11. 4/7 + 4/9 Micronesia, and World War II Continued (No New readings)

A positive appreciation and awareness of the diversity in contemporary societies and cultures.

Knowledge of a methodology and personal experience at conducting and documenting an aspect of human diversity.

Knowledge of the history of anthropological thought and major issues in the sub disciplines.
 

12. 4/14 + 4/16 TUE: selected student presentations (to-be-determined) & REVIEW on 4/16

Familiarity with anthropological literature, data sources, and knowledge of how to critically access such information.

The ability to present and communicate in anthropologically appropriate ways anthropological knowledge and the results of anthropological research.
 

13. 4/21 + 4/23 EXAM II (20%) on TUESDAY 4/21 and Into Polynesia on 4/23. 
    Oliver: 8} Land; 9} Souls; and p/o Ch.13} Mines (pp. 220-228

LH&W: #6} Welfare State Colonialism in Rural French Polynesia.

LH&W: #9} The Cult of Custom Meets the Search for Money in Western Samoa - Tim O'Meara.

LH&W: #10} The Samoan exodus - Paul Shankman.

14. 4/28 + 4/30 Polynesia and Changes:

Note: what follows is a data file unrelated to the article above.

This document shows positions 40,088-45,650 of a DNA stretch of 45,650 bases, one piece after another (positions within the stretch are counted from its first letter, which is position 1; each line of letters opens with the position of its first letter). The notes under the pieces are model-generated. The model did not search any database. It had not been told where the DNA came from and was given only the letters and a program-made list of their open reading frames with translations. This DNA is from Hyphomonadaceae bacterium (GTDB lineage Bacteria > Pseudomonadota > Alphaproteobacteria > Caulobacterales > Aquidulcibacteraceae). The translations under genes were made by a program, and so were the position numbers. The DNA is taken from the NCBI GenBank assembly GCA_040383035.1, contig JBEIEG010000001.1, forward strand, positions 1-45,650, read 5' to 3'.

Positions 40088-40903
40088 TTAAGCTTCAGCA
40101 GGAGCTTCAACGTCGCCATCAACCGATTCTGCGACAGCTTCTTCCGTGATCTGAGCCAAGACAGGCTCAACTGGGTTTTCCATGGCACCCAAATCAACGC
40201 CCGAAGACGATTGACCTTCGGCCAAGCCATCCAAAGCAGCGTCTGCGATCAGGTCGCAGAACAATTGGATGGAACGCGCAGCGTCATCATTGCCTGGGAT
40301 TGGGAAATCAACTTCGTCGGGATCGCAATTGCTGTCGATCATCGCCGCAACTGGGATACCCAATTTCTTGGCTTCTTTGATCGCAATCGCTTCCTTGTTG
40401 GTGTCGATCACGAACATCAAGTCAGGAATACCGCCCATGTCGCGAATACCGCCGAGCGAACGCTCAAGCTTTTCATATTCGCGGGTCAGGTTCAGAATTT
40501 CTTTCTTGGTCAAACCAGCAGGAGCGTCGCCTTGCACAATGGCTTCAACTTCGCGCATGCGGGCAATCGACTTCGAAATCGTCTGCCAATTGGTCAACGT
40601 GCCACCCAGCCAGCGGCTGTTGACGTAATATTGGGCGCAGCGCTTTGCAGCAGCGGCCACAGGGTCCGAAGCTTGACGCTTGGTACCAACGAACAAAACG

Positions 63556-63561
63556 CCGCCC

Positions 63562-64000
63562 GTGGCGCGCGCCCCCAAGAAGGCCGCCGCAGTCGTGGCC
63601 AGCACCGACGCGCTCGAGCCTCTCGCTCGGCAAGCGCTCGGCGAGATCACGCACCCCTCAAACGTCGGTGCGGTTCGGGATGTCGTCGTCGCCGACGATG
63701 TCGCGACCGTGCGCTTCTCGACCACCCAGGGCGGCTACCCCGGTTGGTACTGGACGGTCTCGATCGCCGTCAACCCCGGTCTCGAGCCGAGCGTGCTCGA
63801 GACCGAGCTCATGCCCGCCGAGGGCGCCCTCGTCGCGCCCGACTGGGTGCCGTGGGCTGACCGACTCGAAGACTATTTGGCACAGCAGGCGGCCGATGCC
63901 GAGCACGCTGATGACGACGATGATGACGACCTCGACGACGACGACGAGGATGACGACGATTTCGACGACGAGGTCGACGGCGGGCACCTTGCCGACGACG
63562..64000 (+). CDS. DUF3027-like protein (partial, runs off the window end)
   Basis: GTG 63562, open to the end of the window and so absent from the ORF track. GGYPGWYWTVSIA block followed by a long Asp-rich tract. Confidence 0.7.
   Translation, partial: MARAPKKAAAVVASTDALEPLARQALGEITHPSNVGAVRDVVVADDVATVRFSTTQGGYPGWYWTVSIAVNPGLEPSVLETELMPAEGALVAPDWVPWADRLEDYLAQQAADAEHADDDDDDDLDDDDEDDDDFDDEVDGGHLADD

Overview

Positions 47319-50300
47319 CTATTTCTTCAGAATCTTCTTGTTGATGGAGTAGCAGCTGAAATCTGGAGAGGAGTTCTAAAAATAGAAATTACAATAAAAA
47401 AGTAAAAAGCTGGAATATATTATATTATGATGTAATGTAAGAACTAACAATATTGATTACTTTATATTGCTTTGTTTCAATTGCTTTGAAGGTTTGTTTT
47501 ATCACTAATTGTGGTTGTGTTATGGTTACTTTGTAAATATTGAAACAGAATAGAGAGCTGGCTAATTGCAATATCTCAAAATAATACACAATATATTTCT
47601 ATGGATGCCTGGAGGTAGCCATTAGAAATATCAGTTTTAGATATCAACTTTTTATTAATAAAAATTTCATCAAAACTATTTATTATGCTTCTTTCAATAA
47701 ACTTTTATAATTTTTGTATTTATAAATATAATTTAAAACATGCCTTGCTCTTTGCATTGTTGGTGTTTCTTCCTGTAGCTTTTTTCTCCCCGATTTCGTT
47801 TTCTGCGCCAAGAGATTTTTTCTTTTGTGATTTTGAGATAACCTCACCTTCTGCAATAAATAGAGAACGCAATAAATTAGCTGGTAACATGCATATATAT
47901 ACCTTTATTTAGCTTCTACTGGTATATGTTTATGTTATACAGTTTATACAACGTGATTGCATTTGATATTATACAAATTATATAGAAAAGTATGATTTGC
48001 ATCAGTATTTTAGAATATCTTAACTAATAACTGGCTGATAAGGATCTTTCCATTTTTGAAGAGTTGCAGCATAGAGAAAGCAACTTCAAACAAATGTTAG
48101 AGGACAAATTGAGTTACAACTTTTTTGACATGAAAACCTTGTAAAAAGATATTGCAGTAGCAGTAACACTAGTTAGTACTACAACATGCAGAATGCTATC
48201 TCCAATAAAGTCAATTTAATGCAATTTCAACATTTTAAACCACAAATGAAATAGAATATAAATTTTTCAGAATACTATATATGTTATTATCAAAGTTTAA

Oliver: p/o Ch. 10} Coconuts (pp. 141-154); 15} Losses & Gains; 16} WW II.

LH&W: #21} The Maori tradition of Prophecy: Religion, History and Politics in New Zealand - Karen Sinclair.

A positive appreciation and awareness of the diversity in contemporary societies and cultures.

Familiarity with anthropological literature, data sources, and knowledge of how to critically access such information.

Knowledge of a methodology and personal experience at conducting and documenting an aspect of human diversity.
 

15. 5/5 + 5/7 Hawai'i and Pearl Harbor after 56+ years.

A positive appreciation and awareness of the diversity in contemporary societies and cultures.
 

16. 5/12 + 5/14 TUE: selected student presentations on 5/12 & REVIEW on 5/14 and WRITING ASSIGNMENT (15%) DUE
    Oliver: Ch. 17} After the Battles; 18} Epilogue.


 

Familiarity with anthropological literature, data sources, and knowledge of how to critically access such information.

The ability to present and communicate in anthropologically appropriate ways anthropological knowledge and the results of anthropological research.